Vatican City Banking
Vatican City or
Vatican City State, in Italian officially Stato della Città del Vaticano
which translates as State of the Vatican City, is a landlocked sovereign
city-state whose territory consists of a walled enclave within the city
of Rome, Italy. It has an area of approximately 44 hectares (110 acres),
and a population of just over 800.
Vatican City was established in 1929 by the Lateran Treaty, signed by
Cardinal Secretary of State Pietro Gasparri, on behalf of the Holy See
and by Prime Minister Benito Mussolini on behalf of the Kingdom of Italy.
Vatican City State is distinct from the Holy See, which dates back to
early Christianity and is the main episcopal see of 1.2 billion Latin
and Eastern Catholic adherents around the globe. Ordinances of Vatican
City are published in Italian; official documents of the Holy See are
issued mainly in Latin. The two entities even have distinct passports:
the Holy See, not being a country, issues only diplomatic and service
passports; Vatican City State issues normal passports. Very few
passports are issued by either authority.
Banks in Vatican City
The Institute for Works of
Religion (Italian: Istituto per le Opere di Religione –
IOR), commonly known as the Vatican Bank, is a privately
held institute located inside Vatican City run by a
professional bank CEO who reports directly to a committee of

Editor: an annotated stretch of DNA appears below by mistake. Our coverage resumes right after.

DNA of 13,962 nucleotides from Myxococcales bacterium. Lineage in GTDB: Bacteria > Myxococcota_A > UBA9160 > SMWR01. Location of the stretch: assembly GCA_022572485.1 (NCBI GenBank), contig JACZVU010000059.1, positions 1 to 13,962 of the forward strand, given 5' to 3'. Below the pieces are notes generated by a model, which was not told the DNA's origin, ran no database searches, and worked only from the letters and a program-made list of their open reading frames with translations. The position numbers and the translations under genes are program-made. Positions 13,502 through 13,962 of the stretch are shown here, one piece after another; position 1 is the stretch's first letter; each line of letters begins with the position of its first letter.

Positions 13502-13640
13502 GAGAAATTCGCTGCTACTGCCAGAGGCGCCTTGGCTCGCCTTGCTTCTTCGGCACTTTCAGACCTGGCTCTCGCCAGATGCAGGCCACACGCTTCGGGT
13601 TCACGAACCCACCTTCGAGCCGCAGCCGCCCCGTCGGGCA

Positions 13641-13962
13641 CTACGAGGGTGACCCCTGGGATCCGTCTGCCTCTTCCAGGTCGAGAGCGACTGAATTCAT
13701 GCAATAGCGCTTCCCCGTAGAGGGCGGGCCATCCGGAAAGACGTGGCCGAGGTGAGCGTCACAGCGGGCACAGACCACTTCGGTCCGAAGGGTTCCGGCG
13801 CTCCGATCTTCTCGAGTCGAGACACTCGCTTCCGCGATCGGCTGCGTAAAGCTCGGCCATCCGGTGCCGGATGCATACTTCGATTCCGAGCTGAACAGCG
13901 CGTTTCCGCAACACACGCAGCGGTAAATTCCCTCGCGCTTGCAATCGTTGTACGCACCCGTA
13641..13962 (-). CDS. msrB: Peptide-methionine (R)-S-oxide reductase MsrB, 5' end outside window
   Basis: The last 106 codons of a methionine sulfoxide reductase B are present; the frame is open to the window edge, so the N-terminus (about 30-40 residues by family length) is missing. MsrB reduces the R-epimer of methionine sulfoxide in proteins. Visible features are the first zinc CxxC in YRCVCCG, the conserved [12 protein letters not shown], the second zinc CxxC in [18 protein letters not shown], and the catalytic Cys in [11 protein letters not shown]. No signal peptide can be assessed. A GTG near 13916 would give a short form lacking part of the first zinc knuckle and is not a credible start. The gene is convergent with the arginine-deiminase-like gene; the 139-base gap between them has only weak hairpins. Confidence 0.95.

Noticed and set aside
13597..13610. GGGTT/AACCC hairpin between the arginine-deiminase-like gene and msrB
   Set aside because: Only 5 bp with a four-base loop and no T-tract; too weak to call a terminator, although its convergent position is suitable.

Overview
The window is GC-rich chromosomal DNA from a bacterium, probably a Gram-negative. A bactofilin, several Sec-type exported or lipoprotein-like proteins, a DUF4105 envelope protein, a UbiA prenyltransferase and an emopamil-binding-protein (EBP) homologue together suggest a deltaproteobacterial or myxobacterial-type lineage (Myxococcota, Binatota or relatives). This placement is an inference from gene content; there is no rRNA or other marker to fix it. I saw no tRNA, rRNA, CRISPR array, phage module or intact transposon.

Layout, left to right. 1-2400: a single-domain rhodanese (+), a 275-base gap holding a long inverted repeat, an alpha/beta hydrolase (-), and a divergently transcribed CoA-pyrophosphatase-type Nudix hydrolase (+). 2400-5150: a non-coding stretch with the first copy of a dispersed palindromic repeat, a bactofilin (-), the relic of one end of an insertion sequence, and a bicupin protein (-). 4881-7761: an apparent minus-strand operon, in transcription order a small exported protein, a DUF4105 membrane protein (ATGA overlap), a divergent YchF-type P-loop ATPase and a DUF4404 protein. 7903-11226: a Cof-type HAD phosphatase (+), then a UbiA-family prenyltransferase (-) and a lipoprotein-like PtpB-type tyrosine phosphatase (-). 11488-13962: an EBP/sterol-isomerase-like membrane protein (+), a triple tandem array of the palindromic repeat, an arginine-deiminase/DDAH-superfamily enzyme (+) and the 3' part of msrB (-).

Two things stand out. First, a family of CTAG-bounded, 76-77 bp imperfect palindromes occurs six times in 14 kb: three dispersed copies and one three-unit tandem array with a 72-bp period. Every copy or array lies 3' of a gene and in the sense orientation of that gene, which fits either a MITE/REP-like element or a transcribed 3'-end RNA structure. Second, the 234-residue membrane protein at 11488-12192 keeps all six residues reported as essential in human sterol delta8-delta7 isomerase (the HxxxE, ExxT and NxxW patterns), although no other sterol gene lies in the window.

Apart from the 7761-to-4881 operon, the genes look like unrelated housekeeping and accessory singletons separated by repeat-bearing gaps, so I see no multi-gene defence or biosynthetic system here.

cardinals, and ultimately to the Pope (or the Camerlengo of
the Holy Roman Church during a sede vacante). Since its
assets are not considered property of the Holy See, it is
not overseen by the Prefecture for the Economic Affairs of
the Holy See, and it is listed in the Annuario Pontificio
together with foundations such as the John Paul II
Foundation for the Sahel, which provides funds for training
people to fight drought and desertification in nine African
countries. The current President is Ettore Gotti Tedeschi.
The Institute was involved in a major political and
financial scandal in the 1980s, concerning the 1982 $3.5
billion collapse of Banco Ambrosiano, of which it was a
major shareholder. The head of IOR from 1971 to 1989,
Archbishop Paul Marcinkus, was under consideration for
indictment in 1982 in Italy as an accessory of the
bankruptcy; however, he was never brought to trial due to
the Italian courts' ruling that the priest, being a high-ranking
prelate of the Vatican, had diplomatic immunity from
The Bank Identifier Code of the Institute for Works of
Religion is IOPRVAVX.
Banco Ambrosiano scandal
The Institute for Works of Religion was Banco Ambrosiano's
main share-holder. Archbishop Paul Marcinkus, head of the
IOR from 1971 to 1989, was indicted in Italy in 1982 as an
accessory in the $3.5 billion collapse of Banco Ambrosiano,
one of the major post-war financial scandals. Banco
Ambrosiano was accused of laundering drug money for the
Sicilian Mafia, led by Filippo Barbagli, which used
Propaganda Due ("P2"), a mobbed up Masonic lodge, as an
intermediary. P2 and its Worshipful Master, Licio Gelli,
were also involved in financing right wing terror groups
during the 1970s. As for Archbishop Marcinkus, he would
never come to trial in Italy, where courts ruled that he
possessed diplomatic immunity. He lived in retirement in Sun
City, Arizona (US) until his death on February 21, 2006.
The Institute for Works of Religion has denied having legal
responsibility for the Ambrosiano's downfall but did
acknowledge "moral involvement", and paid $241m (£169m) to
creditors. As of 2006, investigations are continuing
concerning the murder of Ambrosiano's chairman, Roberto